Software Engineering Principles

The following are a few principles of good software engineering that I’ve learned in my career.

Conway’s Law: Any organization that designs a system will produce a design whose structure is a copy of the organization’s communication structure. i.e. if there are 4 teams designing a compiler, the end product will be a 4-pass compiler.

Single Responsibility Principle: Every class should have responsibility over a single part of the functionality provided by the software, and that responsibility should be entirely encapsulated by that class.

SOLID: Single Responsibility, Open/Closed, Liskov Substitution, Interface Segregation, Dependency Inversion. source

ACID: Atomicity, Consistency, Isolation, Durability. A set of properties of database transactions intended to guarantee validity even in the event of errors, power failures, etc. source.

Dependency Inversion Principle (aka Inversion of Control)

Principle of Least Privilege: Software shouldn’t be executed with more authority than it needs to get its job done.

Principle of Least Astonishment: A typical articulation of this is: “If a necessary feature has a high astonishment factor, it may be necessary to redesign it.” Basically, a component of a system should behave in a manner consistent with users’ expectations. This also applies to code. Code should be written in such a way that it minimizes the surprise of someone reading it.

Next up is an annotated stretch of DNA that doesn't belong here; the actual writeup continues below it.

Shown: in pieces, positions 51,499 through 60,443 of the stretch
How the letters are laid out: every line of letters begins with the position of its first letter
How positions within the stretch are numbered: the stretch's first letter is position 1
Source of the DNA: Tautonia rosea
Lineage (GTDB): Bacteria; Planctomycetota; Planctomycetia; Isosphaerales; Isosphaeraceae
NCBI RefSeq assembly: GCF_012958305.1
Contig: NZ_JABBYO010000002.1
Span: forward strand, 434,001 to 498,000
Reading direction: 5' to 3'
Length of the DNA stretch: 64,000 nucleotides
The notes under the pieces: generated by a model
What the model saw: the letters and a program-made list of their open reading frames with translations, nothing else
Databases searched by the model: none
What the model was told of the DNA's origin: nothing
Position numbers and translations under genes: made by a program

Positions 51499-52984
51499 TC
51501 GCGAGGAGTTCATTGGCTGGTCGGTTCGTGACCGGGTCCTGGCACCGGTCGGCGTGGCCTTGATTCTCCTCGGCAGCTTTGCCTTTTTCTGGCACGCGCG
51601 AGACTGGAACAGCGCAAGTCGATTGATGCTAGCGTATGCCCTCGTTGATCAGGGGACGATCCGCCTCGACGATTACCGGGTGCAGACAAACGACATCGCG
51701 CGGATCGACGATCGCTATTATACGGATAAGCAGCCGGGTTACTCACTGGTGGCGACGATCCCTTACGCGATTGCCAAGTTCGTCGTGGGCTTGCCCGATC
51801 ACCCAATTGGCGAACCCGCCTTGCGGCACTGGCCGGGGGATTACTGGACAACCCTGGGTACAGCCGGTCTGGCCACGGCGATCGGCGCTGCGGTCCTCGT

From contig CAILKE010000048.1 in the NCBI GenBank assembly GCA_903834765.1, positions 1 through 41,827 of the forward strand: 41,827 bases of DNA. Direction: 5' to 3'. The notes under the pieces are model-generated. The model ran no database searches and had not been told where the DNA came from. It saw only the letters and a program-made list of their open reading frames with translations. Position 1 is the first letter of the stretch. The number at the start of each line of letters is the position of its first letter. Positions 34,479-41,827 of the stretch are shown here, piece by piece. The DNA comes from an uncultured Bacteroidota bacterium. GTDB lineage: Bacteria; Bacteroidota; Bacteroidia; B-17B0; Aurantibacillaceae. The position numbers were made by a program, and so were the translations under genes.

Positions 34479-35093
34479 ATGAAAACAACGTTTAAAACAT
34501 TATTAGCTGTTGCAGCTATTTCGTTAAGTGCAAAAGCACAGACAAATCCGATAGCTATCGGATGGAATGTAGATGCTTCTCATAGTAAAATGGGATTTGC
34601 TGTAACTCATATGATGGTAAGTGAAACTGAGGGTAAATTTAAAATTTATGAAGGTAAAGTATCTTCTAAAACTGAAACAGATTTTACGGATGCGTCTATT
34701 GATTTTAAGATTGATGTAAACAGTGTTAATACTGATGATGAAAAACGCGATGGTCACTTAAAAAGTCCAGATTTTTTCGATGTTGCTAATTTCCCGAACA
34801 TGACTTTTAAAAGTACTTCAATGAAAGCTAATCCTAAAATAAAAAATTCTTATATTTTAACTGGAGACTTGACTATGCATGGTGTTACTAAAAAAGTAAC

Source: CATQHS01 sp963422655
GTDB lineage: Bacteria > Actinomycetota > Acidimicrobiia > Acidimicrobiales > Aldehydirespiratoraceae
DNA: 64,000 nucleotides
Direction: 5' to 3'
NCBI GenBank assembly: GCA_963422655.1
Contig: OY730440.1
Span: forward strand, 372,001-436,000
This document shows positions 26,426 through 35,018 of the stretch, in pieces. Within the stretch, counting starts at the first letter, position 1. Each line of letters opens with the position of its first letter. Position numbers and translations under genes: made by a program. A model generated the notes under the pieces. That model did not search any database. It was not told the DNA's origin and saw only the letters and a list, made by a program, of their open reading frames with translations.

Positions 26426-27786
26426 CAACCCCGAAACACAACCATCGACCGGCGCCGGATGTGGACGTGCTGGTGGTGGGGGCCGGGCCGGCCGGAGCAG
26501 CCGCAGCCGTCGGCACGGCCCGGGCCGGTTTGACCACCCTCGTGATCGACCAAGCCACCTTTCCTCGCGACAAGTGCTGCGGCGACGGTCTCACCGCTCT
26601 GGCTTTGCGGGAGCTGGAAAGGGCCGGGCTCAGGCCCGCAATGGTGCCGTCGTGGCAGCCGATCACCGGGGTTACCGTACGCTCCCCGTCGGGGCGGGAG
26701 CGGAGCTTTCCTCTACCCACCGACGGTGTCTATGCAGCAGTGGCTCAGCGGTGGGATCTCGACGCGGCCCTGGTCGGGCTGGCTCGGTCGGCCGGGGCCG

Postel’s Law (aka the Robustness Principle): Be conservative in what you do, be liberal in what you accept from others. This was coined by Internet pioneer John Postel, who wrote in an early implementation of the TCP spec that “TCP implementations should follow a general principle of robustness: be conservative in what you do, be liberal in what you accept from others.

Convention over Configuration: Also known as “coding by convention.” This is a paradigm in software design that employs “sensible defaults,” so that developers can minimize the number of decisions needed to use a framework. Only when deviating from these defaults is it necessary to add explicit configuration. Ruby on Rails is one example of a framework that employs this convention.

Design Margin: The safety factor of a system. i.e. if a system is designed to withstand 50 units of force but it can actually withstand 70, the design margin is 20 units. Source

The Boy Scout Rule (aka Kaizen): Always leave things cleaner than you found them. Source

DRY (Don’t Repeat Yourself)

YAGNI (You Ain’t Gonna Need It): A principle of extreme programming (XP) that favors not adding functionality until deemed necessary. Rephrased by XP co-founder Ron Jeffries, “Always implement things when you actually need them, never when you just foresee that you need them.” Source

Where to catch errors: In general, it’s best to catch errors and exceptions at the highest level possible.

Optimization Adages: “the fastest code is the code that doesn’t run,” “premature optimization is the root of all evil.”

Failure Atomicity: A failed method invocation should leave objects in a state that they were in prior to the failure.

Amara’s Law: The adage, coined by American futurist Roy Amara, that “we tend to overestimate the effect of a technology in the short run and underestimate the effect in the long run.” source

Zebras: “When you hear hoofbeats, think of horses not zebras”.” A “Zebra” is the American medical slang for arriving at an exotic diagnosis when a more commonplace explanation is more likely. source

Deploying on Fridays

Just don’t do it.

Speaking of scary pumpkins and things not to do, don’t do this either: